Wall Surrounding coal stove ideas?

rootdiggerOctober 20, 2006

Hi all:

We just bought a used Treemont stove and now need to install a wall and flooring around it. The home it came from had a beautiful step up made of beige brick with slate on the top of the step up then had the brick running to the ceiling. We had a brainstorm on the wall and floor surrounding the stove.

My question: I see these concrete walk forms (pour the concrete in and it looks like brick, flagstone, or cobblestone. They are about 2" thick. Is it possible to surround our woodburner with this as a 4x8 ft wall plus the floor? Would this work or would the concrete be too heavy for the walls and collapse? We are planning to go 4 foot high with this.

Right now, our walls are all drywall, with cinder block behind it (we live 3/4 underground). This is the third coal/wood burner we own. A coal & wood burner in the garage, our Fisher stored away (only wood), and now the Treemont coal & wood burner which will go in our living room.

Any other ideas? We love fieldstone (in our other home), but it's just too darn expensive.

Next question: Does anyone know of any place that sells design forms specifically for making fieldstone concrete walls? Thanks.

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The wall section alone would require a form and almost half a cubic yard of concrete. The weight of the wet concrete would be considerable - whether enough to collapse the floor or cause it to sag (this is where the weight would bear - not the wall), is hard to say, but the weight would most likely be in excess of the floor design load for residential construction. Unless reinforced with wire, the concrete would also be very prone to cracking at a thickness of only 2".
Slate, brick, bluestone, cultured or natural fieldstone would all be better choices for both the floor and wall. Be sure, however, to check your local building/fire code. Any option may require an inflammable barrier under/behind what you install.

    Bookmark   October 22, 2006 at 6:37AM
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Thanks for the info. As usual, hubby beat me before my questions were answered. He bought Lone Star stone (a cement that looks like field stone but only 1/2" thick) and all the stuff necessary to do the walls. We are now going to do a cement floor because the 2x4s don't even hold a side-by-side frige without sagging let alone a cast iron coal stove (when are they going to realize the wood joists nowadays are junk?), rip out pine wainscoting and drywall, and do the stone halfway up with reinforced wire, while at the same time make provisions for the heat to go through the floors, etc. That is the main problem living here. . . very cold floors. We are going to do slate for the hearth area.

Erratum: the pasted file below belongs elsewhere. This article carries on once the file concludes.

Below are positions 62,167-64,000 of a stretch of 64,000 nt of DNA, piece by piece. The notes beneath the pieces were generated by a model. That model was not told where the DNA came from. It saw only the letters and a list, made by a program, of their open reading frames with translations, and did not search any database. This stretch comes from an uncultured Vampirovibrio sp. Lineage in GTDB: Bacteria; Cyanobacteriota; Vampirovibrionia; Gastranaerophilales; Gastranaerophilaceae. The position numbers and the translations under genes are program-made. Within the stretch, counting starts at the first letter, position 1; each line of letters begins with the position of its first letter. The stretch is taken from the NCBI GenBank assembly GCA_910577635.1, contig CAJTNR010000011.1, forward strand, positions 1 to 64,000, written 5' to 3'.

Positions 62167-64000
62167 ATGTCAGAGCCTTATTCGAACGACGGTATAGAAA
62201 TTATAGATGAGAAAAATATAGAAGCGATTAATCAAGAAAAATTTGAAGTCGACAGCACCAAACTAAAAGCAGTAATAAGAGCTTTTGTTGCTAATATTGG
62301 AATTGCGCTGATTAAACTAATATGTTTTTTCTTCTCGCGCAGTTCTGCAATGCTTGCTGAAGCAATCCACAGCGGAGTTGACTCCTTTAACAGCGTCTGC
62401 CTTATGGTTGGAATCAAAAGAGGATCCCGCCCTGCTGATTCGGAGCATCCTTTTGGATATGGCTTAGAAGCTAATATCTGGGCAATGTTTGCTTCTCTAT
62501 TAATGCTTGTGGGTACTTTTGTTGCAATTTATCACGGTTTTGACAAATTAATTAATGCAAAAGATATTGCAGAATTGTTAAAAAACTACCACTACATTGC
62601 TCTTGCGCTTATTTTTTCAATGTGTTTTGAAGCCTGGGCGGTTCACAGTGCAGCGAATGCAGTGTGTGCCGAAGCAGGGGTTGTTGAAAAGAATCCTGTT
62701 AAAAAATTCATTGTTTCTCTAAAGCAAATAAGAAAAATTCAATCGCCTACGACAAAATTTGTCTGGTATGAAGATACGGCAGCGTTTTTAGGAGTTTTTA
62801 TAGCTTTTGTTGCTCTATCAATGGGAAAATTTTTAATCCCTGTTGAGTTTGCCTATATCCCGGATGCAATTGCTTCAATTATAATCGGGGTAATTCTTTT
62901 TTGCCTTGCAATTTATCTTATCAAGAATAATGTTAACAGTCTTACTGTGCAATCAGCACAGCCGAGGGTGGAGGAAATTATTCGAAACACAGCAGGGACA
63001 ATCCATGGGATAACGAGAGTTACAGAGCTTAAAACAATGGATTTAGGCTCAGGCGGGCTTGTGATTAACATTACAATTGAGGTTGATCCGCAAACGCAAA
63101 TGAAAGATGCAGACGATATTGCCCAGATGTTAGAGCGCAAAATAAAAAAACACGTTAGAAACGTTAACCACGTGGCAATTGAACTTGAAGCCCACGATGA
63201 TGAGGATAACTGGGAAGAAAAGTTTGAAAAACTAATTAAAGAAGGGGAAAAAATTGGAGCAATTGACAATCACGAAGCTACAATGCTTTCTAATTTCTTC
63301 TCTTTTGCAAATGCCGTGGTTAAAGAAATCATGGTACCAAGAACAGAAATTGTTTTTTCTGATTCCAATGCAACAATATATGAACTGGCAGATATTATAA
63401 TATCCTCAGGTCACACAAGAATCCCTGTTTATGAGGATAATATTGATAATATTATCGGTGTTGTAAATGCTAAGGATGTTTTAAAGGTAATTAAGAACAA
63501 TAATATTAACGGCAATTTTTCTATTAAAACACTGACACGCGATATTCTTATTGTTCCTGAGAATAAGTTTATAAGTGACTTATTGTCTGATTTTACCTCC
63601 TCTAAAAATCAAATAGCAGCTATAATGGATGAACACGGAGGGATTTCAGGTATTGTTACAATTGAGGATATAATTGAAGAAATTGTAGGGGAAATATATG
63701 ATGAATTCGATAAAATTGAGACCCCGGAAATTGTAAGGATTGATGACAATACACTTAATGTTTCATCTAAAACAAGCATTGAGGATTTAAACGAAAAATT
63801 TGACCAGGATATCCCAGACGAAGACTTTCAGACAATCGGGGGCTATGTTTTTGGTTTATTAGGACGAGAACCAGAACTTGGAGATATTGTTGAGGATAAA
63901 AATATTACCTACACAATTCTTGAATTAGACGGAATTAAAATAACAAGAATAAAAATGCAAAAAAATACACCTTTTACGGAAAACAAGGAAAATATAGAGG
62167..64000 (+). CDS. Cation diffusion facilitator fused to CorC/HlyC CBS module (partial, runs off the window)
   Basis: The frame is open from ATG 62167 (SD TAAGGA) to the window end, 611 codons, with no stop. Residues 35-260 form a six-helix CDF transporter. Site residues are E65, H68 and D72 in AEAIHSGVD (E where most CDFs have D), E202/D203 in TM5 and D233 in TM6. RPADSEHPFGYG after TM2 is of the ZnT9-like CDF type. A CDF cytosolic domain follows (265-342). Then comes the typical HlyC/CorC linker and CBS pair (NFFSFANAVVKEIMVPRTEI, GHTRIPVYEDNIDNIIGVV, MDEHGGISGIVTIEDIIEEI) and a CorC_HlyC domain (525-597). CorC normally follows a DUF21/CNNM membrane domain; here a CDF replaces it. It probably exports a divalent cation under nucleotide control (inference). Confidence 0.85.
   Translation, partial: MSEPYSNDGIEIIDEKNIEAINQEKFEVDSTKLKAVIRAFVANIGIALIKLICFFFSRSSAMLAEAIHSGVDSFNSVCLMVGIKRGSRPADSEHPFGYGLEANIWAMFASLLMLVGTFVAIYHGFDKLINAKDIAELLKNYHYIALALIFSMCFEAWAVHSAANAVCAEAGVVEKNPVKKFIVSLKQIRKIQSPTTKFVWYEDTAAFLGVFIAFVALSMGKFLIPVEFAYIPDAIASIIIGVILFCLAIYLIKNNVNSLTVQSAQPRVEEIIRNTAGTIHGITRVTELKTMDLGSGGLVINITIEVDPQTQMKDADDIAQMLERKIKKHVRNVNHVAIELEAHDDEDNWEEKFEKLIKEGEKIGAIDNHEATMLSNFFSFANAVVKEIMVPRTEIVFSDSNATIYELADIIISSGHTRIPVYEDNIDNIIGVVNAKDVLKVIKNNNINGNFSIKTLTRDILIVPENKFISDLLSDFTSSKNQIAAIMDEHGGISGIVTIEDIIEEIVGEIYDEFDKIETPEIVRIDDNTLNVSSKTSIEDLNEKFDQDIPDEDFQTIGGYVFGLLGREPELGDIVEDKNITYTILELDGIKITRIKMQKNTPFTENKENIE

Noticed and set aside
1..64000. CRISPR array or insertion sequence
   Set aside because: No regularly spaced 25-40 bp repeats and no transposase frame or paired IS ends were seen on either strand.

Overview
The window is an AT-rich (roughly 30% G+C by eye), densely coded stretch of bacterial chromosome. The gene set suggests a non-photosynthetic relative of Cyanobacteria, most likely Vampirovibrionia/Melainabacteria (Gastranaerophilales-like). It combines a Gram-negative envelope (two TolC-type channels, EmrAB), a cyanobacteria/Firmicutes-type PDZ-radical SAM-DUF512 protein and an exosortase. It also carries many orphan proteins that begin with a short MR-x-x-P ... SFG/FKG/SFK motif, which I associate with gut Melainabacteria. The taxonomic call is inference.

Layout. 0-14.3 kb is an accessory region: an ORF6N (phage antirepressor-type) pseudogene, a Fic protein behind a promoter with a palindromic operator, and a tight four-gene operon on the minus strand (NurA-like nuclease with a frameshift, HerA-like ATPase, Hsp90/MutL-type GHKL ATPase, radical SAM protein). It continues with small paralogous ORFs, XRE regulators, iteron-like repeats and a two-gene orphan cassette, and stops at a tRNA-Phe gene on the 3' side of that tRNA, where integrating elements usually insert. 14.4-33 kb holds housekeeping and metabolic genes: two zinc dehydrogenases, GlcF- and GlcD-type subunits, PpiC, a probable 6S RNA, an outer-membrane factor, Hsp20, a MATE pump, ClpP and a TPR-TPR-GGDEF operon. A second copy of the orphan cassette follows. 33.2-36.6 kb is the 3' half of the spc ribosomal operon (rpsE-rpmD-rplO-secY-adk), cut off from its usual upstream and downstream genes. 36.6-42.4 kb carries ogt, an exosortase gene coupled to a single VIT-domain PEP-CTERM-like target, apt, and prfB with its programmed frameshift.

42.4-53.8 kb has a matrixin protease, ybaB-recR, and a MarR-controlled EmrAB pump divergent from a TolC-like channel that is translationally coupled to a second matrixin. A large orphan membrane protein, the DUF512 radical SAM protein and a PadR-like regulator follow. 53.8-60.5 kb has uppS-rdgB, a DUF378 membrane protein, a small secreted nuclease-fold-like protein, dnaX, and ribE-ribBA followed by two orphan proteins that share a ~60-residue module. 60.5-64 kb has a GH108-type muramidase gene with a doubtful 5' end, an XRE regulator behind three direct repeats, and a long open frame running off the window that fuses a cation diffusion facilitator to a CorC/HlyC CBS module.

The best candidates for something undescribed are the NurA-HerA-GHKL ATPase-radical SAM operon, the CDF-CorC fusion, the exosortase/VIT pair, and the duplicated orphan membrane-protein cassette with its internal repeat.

I thank you for your answer. I would welcome any further suggestions. This stove is even thicker cast iron than we imagined and should last us forever. Hubby is very, very happy with it so far (haven't used it yet as we just picked it up today) but feels it will be the best stove we have ever had. The thickness is even greater than a Fisher wood stove and thicker than his Kenmore "kitchen" stove in the garage....and both run us out of the area because of the heat. LOL

    Bookmark   October 22, 2006 at 6:01PM
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I've no idea if they're available in your area, but old (or new) slate roofing shingles are excellent for hearths. They are thinner and lighter (easier to cut, too) than slate designed for flooring and can be secured with thin set type mortar to a base of something like fiber cement board.
You're right about the quality of lumber today - I'd say over half of what's available today would have wound up on the reject pile 20 years ago.

    Bookmark   October 23, 2006 at 6:15AM
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